|2018||Lynette M. Sholl|
|2017||Anthony J. Gill|
|2015||Charles G. Mullighan|
|2014||A. John Iafrate|
|2013||Celina G. Kleer|
|2010||Jorge S. Reis-Filho|
|2007||Arul M. Chinnaiyan|
|2006||Kojo S. J. Elenitoba-Johnson|
|2004||Mark A. Rubin|
|2003||Julia A. Bridge|
|2002||Frederic G. Barr|
|1998||Cheryl L. Willman|
|1997||Christopher D. M. Fletcher|
|1996||James R. Downing|
Brigham & Women's Hospital and the United States and Canadian Academy of Pathology
The Ramzi S. Cotran Young Investigator Award was established by the USCAP Board of Directors to recognize a body of investigative work which has contributed significantly to the diagnosis and understanding of human disease. This award is restricted to USCAP members who are under the age of 45 and in good standing with USCAP for at least one year prior to receiving the award.
This important award is named after Dr. Ramzi S. Cotran, Past-President of USCAP, outstanding pathologist, person, and mentor.
The award consists of a commemorative plaque and $5,000.
- Application form, completed and signed by the applicant
- Curriculum Vitae (CV)
- Letter from a nominating sponsor (not necessarily a USCAP member) summarizing the nominee’s qualifications for the award
- Supporting letter from an additional sponsor who must be a member of USCAP
Awardees are selected by The Ramzi S. Cotran Young Investigator Award Committee. Committee members rank the candidates and provide their assessment to the Committee Chair. The Chair notifies the Executive Vice President (EVP) of his/her selection. The EVP presents the individual to the Board of Directors for ratification (preferably at the Interim Meeting) and subsequently notifies the winner and arranges for the plaque and check. The awardee does not have to be present at the Annual Meeting and travel funds are not included.
It is preferable that the Ramzi S. Cotran Professor (Harvard Medical School) and Chair, Department of Pathology, Brigham and Women’s Hospital, Dr. Jeffrey A. Golden, will present the award on
March 19, 2019 at the annual meeting in National Harbor, Maryland.
Note: The deadline for The Ramzi S. Cotran Young Investigator Award is
Thursday, October 11, 2018.
Lynette M. Sholl, M.D.
Dr. Sholl’s post-graduate training began in the early 2000s, coinciding with the arrival of EGFR tyrosine kinase inhibitors. At that time these were used much as chemotherapy was used –-empirically-- in patients with advanced lung cancers. As a medicine intern in Philadelphia, she cared for a young, nonsmoking woman with respiratory failure due to metastatic lung cancer and gefitinib pneumonitis; oncologists were eager to try out this new class of cancer drugs in the clinic, only to be repeatedly disappointed by lack of efficacy, or as in her patient’s case, overwhelming toxicity. Shortly thereafter, researchers in Boston identified EGFR mutations in the rare responders to EGFR kinase inhibitors, and the concept of biomarker-driven therapies exploded into the lung cancer space. Identification of sensitive and specific biomarkers of response to targeted cancer therapies has not been a straightforward endeavor. Studies that are underpowered, confounded, or dependent on an unreliable assay can send the field scrambling in all the wrong directions. Both EGFR copy number and protein expression have been proposed as biomarkers for EGFR kinase inhibitors (and indeed used routinely in clinical practice for many years); however, neither of these is sensitive or specific for response, although both are correlated with EGFR mutation.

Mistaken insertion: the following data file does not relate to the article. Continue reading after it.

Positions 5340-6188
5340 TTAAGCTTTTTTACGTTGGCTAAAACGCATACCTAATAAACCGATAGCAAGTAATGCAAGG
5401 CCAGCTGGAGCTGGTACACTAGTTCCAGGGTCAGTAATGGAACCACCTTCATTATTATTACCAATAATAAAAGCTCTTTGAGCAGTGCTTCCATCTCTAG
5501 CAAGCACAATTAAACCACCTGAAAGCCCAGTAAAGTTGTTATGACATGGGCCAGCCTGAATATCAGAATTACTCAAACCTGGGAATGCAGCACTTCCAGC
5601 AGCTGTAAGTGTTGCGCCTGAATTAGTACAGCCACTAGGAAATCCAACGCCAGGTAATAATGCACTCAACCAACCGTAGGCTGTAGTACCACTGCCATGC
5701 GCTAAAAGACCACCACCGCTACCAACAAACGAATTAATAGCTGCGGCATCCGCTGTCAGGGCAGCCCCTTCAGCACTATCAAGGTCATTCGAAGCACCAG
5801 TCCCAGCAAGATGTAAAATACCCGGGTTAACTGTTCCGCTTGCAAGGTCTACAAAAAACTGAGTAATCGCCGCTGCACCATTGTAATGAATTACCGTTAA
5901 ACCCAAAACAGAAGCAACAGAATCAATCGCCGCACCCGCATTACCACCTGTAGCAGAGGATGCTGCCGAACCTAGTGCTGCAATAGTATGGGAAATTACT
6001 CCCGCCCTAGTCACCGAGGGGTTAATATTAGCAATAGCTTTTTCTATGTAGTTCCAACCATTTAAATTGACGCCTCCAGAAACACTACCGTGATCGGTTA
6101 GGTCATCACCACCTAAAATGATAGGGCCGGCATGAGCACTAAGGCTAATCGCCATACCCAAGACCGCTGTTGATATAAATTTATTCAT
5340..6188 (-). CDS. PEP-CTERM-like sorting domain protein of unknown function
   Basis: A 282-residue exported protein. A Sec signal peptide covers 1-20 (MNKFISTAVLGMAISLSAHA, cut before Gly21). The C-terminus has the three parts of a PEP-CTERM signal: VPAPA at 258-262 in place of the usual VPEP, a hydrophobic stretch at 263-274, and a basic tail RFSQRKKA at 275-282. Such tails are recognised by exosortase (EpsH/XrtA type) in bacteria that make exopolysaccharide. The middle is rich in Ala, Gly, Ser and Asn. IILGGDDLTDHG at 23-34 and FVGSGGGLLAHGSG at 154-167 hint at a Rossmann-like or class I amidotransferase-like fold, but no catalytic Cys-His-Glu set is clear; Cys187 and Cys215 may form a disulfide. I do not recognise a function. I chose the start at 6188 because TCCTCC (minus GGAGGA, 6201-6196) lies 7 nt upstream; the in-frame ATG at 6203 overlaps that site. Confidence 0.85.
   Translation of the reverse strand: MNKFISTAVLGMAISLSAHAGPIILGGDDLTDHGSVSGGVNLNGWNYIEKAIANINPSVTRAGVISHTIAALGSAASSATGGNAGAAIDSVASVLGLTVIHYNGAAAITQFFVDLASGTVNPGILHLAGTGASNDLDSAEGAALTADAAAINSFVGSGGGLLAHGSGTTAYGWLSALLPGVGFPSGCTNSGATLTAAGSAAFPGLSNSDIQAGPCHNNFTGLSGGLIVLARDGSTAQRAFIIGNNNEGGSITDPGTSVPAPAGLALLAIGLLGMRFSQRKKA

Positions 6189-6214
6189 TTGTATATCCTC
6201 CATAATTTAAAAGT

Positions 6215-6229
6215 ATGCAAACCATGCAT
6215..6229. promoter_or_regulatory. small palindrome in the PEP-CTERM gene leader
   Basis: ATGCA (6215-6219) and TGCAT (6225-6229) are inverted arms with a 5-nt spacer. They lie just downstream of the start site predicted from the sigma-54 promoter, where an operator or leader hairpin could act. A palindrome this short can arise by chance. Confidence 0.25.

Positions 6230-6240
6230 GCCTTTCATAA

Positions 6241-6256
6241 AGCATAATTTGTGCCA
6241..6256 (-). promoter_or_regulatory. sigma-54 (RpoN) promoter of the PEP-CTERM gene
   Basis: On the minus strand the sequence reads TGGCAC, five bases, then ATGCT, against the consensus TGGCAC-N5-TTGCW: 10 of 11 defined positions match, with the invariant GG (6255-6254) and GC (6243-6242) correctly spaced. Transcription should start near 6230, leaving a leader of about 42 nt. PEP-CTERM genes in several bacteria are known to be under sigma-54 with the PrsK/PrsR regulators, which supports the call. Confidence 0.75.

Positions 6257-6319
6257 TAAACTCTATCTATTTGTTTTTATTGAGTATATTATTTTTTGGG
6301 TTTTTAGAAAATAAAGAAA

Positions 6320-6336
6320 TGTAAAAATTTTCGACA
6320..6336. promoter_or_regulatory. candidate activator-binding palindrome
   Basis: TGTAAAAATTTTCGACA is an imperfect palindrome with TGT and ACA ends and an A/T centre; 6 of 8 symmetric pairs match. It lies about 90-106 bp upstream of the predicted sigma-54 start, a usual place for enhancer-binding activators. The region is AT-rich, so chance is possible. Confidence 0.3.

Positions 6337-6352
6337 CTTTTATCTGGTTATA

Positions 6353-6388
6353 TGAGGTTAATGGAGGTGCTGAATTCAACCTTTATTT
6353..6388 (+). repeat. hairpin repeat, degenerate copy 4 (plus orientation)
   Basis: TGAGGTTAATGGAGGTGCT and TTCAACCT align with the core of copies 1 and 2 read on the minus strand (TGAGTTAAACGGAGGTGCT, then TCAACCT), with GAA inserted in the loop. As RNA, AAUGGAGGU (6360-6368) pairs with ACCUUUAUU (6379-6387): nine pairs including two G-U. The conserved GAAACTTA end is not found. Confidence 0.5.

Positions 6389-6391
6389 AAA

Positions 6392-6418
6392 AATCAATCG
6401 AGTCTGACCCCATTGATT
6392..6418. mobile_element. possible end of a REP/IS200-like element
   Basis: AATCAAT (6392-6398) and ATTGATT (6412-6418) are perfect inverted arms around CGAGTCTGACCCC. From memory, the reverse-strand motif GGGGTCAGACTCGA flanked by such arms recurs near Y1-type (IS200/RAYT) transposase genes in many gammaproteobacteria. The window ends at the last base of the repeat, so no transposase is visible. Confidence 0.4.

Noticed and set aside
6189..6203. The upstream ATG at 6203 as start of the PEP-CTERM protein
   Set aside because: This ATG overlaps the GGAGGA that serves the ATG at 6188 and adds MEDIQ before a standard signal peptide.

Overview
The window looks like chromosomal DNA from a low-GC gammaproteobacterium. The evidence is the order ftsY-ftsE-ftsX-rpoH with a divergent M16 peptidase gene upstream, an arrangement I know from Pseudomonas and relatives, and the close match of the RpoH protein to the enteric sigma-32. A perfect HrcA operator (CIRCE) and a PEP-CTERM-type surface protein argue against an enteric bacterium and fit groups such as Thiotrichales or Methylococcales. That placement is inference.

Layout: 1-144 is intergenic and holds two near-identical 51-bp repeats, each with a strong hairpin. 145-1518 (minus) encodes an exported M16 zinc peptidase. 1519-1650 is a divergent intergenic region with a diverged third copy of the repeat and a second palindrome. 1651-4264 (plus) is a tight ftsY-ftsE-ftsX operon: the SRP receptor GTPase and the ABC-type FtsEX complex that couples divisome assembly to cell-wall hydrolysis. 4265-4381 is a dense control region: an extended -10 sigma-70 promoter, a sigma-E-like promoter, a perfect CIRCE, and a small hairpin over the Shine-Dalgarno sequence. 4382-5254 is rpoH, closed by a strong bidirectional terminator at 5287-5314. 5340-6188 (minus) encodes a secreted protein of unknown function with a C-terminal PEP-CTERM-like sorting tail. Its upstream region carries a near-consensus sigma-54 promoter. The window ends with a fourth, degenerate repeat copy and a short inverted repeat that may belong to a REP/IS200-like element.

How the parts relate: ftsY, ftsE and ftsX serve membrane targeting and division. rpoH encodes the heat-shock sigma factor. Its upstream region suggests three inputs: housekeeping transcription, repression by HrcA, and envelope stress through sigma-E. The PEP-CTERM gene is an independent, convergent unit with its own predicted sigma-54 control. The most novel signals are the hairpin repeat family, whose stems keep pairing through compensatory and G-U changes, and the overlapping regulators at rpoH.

During her anatomic pathology residency and fellowship at Brigham and Women’s Hospital (BWH) Boston, MA, Dr. Sholl worked closely with mentors across disciplines (Neal Lindeman and John Iafrate, molecular pathology; Lucian Chirieac, surgical pathology; David Christiani, epidemiology and public health; Pasi Janne, oncology) to critically examine the interrelatedness and true predictive nature of these biomarkers, and ultimately informed best practices. She continued to pursue approaches to better, faster, cheaper methods for selecting the right drug for the right patient and characterization of unique genomic subsets of morphologically-defined tumors. Now that it is known how to choose patients for EGFR and other kinase inhibitors with significant improvements in lung cancer outcomes, the next task is to understand modifiers of response. Dr. Sholl has worked closely with clinical colleagues to implement liquid biopsy in EGFR-mutated lung cancer patients, a collaboration that enabled routine clinical testing of circulating tumor DNA beginning in 2016, enabling understanding of clinical practice in this evolving area, shaping practice guidelines, and anticipating a role for blood-based monitoring of solid tumors. The remarkable recent advances in molecular diagnostics have enabled further honing of classification systems and identification of promising therapeutic targets in poorly understood tumors. At BWH Dr. Sholl and collaborators advocate for wider access to comprehensive genotyping to facilitate diagnosis, prediction and prognosis for all cancer patients, to promote informed treatment decisions across the practice of oncology and to advance the mission of pathology.